Here Comes Gen Z. Are You Ready?

September 15, 2021

Today’s youngest workers have grown up online, and they’re eyeing employment in tech.

— This year, the oldest among Gen Z is 24. Born between 1997 and 2012, they are the first group to grow up hardly knowing life before the internet. This makes them the true digital natives—as opposed to Millennials who may have shaped today’s innovations but have also lived through more analog times—and are using this to influence the way we work.


In 2018, a Deloitte survey titled ‘Welcome to Generation Z’ unveiled that their career aspirations are tied to their consumption, with 51% of the respondents saying they were drawn to roles in tech. Glassdoor’s findings have supported this in their ‘Next Generation of Talent’ report specifying that openings for Software Engineers and Software Developers have been in demand by both companies and applicants, even as hiring woes bubble. It could not be truer for Gen Zs in the Philippines, who will
contribute to the potential oversupply of IT graduates by 2025.

As they trickle more into our organizations, it pays to know what drives them, what they expect from companies, and how they’re already owning their place in the world.


They care and expect businesses to do, too. Deloitte’s 2021 report says Gen Z wants companies to match their corporate promises with concrete impact. They are likely to hold the people around them accountable and are enabled by multiple platforms to voice out their concerns. Nicely written mission and vision statements mean little to this generation; they want action.

Diversity matters to them. Gen Z workers are more than welcoming of differences — be it in race, gender, orientation, and beliefs. They are proud to be part of companies that are not only culturally diverse and inclusive at face value but have the proper policies to secure themselves from discrimination.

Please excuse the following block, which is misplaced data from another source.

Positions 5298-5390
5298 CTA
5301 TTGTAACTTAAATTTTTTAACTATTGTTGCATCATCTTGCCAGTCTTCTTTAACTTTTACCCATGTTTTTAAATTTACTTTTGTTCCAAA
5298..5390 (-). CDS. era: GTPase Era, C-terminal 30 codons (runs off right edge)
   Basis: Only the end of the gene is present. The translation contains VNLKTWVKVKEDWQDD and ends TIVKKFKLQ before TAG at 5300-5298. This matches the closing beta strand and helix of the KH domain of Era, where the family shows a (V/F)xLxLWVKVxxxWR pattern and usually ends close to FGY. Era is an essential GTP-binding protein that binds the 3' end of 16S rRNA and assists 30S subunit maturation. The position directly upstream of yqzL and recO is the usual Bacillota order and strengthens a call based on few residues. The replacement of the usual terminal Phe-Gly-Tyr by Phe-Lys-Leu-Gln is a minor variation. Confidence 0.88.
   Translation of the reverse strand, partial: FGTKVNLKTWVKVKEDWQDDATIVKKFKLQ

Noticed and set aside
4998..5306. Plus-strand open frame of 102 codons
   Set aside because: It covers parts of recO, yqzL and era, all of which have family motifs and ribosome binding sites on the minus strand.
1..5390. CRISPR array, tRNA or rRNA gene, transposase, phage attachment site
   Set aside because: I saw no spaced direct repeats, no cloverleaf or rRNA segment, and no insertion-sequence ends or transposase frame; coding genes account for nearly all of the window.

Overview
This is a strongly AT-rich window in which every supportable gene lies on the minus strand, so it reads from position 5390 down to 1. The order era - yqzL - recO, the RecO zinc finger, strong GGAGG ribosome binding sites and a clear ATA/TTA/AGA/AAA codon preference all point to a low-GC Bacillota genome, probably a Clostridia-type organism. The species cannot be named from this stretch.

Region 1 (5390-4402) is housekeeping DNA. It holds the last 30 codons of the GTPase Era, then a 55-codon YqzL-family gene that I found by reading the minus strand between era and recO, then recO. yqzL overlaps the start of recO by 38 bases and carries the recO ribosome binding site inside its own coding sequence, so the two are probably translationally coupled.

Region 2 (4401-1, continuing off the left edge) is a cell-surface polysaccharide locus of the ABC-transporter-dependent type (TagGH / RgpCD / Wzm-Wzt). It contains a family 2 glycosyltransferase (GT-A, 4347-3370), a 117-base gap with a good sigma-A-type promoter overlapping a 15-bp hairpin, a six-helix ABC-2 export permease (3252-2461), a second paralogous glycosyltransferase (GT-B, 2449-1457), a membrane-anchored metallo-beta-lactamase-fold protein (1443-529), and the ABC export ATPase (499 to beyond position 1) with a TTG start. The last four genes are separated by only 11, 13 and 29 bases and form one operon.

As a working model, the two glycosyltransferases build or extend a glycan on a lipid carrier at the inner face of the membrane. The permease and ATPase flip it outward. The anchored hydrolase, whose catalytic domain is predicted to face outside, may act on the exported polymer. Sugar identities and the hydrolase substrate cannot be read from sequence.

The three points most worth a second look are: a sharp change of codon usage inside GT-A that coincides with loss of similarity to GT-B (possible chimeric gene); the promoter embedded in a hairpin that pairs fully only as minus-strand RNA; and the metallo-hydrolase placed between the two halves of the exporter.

Even in their idealism, they remain pragmatic. With their worldview taking shape during uncertainty, Gen Z adopts a more neutral stance toward traditional structures in education and career versus Millennials. They still recognize the worth of a four or five-year course, keeping a day job, and are less likely to rely on “personal fulfillment” when it comes to choosing a career. Some observations are already pointing to them becoming loyal employees, given the companies they work for remain aligned to their core values.

Not to say, of course, that Gen Z aren’t on their way to flip over traditions; only time will tell how their presence and needs will evolve the acceptable paths to success.


Gen Z are generalists and eager learners. They may be coding now, but your youngest developer may soon express interest in marketing, design, or business management—not to job-hop but to expand their perspective. This generation also seeks to be mentored, willing to be guided by older generations, and applying discernment on which lessons to adapt.

Hybrid or nothing, some say. According to the Born Digital Effect study, only 10% of millennials and Gen Z are looking to work full-time in an office post-pandemic. More than half are in favor of mixed setups which split their workdays in between home and a formal environment. Flexibility is key in keeping them happy and would consider it a valid reason to leave if a company didn’t provide options.

Filipino Gen Z are ready for the global workplace. They are among the first graduates of the K-12 education system, first adapted by Philippine schools in 2012 to elevate the competency of Filipino students in international job markets. Moreover, the internet has only widened their exposure to other cultures—with resources to help them adjust available at the tip of their fingers.

Like the ones that came before, Gen Z holds great promise to steer the tech industry into a better future.

Want them on your team? Whether you’re looking for experienced software talent or fresh out of college, Get Devs helps you find the best match and keep them. Consult with us today.